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P28 Home sleep studies: understanding frequency of repeat tests and non attendance in a large sleep centre
  1. James Oliver and
  2. Sophie West
  1. Newcastle Upon Tyne Hospitals NHS Foundation Trust, Newcastle, UK


Introduction Sleep services in the UK are under pressure with increasing referrals and waits for diagnostic tests. Home diagnostic sleep studies including respiratory polygraphy (RP) and oximetry are recommended by NICE for the diagnosis of Obstructive Sleep Apnoea (OSA).

There is little published data on how often these tests need repeating in real life practice, which is needed to understand aspects of economic evaluations around types of tests and future service recommendations. Did not attend (DNA) data is also poorly understood, although recognised to have links with healthcare inequalities.

Methods All home diagnostic sleep studies recorded on the sleep centre database were retrospectively reviewed from a six month period (Oct 22-March 23) for people booked for RP and oximetry. Numbers of people who needed a repeat study were collected. Reasons for repeat study were inadequate data in the opinion of a senior physiologist including signals missing or study duration too short. It is our practice not to have absolute rules set about data duration or loss of signals, as we may be able to gain useful information from the test to draw conclusion with expert review, because we try to avoid repeating tests if possible.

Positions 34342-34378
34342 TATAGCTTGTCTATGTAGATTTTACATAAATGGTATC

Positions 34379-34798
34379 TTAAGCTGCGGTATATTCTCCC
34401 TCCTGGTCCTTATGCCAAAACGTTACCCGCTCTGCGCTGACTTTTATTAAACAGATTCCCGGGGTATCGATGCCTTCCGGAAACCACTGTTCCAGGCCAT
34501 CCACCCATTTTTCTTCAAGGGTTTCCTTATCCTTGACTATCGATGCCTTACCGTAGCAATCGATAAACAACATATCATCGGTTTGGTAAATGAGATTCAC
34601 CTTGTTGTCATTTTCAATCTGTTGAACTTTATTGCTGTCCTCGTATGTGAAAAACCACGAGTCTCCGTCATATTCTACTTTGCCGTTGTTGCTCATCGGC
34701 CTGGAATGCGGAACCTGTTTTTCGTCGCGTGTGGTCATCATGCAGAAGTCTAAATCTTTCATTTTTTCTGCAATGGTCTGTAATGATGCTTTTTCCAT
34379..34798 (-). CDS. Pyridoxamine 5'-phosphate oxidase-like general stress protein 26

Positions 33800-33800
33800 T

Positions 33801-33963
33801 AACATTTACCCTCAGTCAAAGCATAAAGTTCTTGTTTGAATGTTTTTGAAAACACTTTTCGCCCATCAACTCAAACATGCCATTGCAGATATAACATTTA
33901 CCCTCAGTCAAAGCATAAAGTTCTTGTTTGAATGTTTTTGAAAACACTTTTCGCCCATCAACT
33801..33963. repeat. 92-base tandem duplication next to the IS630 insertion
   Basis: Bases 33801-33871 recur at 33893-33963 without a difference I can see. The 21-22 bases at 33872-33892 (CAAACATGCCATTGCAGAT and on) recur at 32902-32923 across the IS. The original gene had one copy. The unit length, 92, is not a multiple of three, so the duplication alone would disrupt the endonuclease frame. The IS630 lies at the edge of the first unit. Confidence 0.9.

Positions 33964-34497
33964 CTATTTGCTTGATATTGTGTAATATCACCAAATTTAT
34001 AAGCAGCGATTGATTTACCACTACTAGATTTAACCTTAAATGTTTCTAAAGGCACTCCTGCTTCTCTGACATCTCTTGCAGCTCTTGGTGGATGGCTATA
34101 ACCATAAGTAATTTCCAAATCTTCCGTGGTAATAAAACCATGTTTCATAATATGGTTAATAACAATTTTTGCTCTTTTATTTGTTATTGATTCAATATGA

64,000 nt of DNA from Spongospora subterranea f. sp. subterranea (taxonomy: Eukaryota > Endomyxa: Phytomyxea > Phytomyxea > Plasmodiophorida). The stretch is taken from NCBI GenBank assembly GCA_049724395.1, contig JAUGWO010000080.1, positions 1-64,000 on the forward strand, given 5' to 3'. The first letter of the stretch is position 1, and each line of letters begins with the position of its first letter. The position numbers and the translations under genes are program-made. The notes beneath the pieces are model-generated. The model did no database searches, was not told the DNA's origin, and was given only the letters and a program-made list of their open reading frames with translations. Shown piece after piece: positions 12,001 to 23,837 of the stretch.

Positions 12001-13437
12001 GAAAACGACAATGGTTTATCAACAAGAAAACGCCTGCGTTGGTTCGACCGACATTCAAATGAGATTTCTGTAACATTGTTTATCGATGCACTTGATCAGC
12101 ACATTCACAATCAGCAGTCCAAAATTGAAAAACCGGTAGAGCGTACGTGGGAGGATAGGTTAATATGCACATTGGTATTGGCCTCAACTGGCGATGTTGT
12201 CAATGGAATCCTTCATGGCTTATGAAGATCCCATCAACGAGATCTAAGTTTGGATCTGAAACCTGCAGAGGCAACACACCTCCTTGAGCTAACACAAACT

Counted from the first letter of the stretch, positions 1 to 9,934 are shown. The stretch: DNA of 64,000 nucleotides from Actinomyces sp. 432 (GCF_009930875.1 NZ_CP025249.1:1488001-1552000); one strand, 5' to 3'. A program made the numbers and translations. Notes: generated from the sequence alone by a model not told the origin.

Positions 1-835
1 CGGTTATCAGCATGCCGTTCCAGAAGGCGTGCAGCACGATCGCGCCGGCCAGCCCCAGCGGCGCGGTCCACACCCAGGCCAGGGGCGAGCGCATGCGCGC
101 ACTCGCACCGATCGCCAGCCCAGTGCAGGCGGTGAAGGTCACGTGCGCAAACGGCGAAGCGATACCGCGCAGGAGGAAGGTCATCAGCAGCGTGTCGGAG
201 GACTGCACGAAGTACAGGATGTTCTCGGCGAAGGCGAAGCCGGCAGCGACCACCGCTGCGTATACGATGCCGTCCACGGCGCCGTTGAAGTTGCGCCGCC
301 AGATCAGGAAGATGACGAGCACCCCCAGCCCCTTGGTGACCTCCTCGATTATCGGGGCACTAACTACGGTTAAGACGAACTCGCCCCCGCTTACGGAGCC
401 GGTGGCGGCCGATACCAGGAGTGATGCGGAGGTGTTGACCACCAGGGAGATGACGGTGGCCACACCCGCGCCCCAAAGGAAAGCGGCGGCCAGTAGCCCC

Results There were 1458 home sleep studies in total booked in 6 months (243 per month), 87% RP. Total DNA rate was 264 studies (22 per month), 18% of the total studies booked. Of 63 studies needing repeat, 4.8% were RP, 8.1% oximetry.

Discussion This data reflects contemporary practice and challenges for a UK sleep service. It is not known what a ‘normal’ failure rate is. More oximetry studies needed repeat. Oximetry is a simpler test for patients to perform and can be provided by a postal delivery to facilitate ease. There may be a selection bias about which test is planned for which patients.

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